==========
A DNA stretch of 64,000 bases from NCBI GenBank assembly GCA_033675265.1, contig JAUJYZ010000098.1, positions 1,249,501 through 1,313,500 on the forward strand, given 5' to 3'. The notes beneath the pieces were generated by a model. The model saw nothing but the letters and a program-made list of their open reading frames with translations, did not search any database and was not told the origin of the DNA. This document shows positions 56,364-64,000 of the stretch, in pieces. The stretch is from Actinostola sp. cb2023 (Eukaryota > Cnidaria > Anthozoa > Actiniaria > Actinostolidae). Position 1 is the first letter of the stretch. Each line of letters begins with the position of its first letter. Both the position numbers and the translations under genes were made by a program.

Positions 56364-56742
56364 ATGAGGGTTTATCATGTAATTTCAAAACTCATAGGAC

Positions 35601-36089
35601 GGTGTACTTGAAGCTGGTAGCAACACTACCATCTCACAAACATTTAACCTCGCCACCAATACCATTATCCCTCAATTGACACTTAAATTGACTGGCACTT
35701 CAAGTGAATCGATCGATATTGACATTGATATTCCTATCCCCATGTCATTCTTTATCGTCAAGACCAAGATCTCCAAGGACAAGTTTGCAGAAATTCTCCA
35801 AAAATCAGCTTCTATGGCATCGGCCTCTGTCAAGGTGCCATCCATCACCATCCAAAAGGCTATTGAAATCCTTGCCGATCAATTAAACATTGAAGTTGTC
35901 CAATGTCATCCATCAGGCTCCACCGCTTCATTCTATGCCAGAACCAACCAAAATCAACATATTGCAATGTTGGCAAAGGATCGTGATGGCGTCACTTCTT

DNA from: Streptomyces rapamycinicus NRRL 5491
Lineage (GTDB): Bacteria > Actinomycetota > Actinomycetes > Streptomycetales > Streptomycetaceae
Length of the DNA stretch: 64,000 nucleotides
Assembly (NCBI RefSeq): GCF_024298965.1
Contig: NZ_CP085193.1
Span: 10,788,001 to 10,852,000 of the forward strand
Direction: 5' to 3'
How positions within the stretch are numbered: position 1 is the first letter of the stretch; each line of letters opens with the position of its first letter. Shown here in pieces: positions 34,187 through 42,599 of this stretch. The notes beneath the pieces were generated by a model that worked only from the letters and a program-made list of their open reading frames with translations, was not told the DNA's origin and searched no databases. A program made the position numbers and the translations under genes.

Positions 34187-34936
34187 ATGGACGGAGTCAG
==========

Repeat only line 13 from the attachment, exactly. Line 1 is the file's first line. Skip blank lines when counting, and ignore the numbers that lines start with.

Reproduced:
Contig: NZ_CP085193.1